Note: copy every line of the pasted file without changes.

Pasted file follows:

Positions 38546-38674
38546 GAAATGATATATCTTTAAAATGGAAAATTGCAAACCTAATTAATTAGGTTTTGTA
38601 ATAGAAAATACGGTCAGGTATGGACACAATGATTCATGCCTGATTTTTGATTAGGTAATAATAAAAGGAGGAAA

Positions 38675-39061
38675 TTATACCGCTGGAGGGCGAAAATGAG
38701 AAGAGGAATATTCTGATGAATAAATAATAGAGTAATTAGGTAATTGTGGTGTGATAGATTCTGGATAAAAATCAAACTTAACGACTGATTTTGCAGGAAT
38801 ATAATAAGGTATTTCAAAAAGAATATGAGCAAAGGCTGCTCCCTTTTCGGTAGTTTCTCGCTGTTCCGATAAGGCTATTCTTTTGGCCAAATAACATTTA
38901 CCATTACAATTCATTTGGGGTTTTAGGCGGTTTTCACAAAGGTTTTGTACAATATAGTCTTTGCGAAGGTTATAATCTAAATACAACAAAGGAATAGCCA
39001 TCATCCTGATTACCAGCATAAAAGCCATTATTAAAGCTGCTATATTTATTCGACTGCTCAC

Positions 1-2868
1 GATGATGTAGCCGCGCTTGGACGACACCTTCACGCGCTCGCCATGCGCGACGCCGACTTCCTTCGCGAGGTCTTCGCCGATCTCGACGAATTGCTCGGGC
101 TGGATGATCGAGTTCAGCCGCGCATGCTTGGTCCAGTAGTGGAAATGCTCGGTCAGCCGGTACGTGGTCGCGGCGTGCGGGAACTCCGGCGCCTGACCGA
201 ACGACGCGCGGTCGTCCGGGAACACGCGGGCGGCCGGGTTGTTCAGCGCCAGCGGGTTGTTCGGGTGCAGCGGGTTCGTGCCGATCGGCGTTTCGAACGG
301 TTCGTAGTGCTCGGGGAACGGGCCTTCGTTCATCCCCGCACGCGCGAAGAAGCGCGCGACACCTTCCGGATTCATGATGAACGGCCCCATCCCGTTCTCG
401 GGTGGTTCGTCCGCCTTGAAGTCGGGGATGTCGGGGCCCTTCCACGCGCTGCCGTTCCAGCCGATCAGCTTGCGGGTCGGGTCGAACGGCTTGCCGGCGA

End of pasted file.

Positions 38546-38674
38546 GAAATGATATATCTTTAAAATGGAAAATTGCAAACCTAATTAATTAGGTTTTGTA
38601 ATAGAAAATACGGTCAGGTATGGACACAATGATTCATGCCTGATTTTTGATTAGGTAATAATAAAAGGAGGAAA

Positions 38675-39061
38675 TTATACCGCTGGAGGGCGAAAATGAG
38701 AAGAGGAATATTCTGATGAATAAATAATAGAGTAATTAGGTAATTGTGGTGTGATAGATTCTGGATAAAAATCAAACTTAACGACTGATTTTGCAGGAAT
38801 ATAATAAGGTATTTCAAAAAGAATATGAGCAAAGGCTGCTCCCTTTTCGGTAGTTTCTCGCTGTTCCGATAAGGCTATTCTTTTGGCCAAATAACATTTA
38901 CCATTACAATTCATTTGGGGTTTTAGGCGGTTTTCACAAAGGTTTTGTACAATATAGTCTTTGCGAAGGTTATAATCTAAATACAACAAAGGAATAGCCA
39001 TCATCCTGATTACCAGCATAAAAGCCATTATTAAAGCTGCTATATTTATTCGACTGCTCAC

Positions 1-2868
1 GATGATGTAGCCGCGCTTGGACGACACCTTCACGCGCTCGCCATGCGCGACGCCGACTTCCTTCGCGAGGTCTTCGCCGATCTCGACGAATTGCTCGGGC
101 TGGATGATCGAGTTCAGCCGCGCATGCTTGGTCCAGTAGTGGAAATGCTCGGTCAGCCGGTACGTGGTCGCGGCGTGCGGGAACTCCGGCGCCTGACCGA
201 ACGACGCGCGGTCGTCCGGGAACACGCGGGCGGCCGGGTTGTTCAGCGCCAGCGGGTTGTTCGGGTGCAGCGGGTTCGTGCCGATCGGCGTTTCGAACGG
301 TTCGTAGTGCTCGGGGAACGGGCCTTCGTTCATCCCCGCACGCGCGAAGAAGCGCGCGACACCTTCCGGATTCATGATGAACGGCCCCATCCCGTTCTCG
401 GGTGGTTCGTCCGCCTTGAAGTCGGGGATGTCGGGGCCCTTCCACGCGCTGCCGTTCCAGCCGATCAGCTTGCGGGTCGGGTCGAACGGCTTGCCGGCGA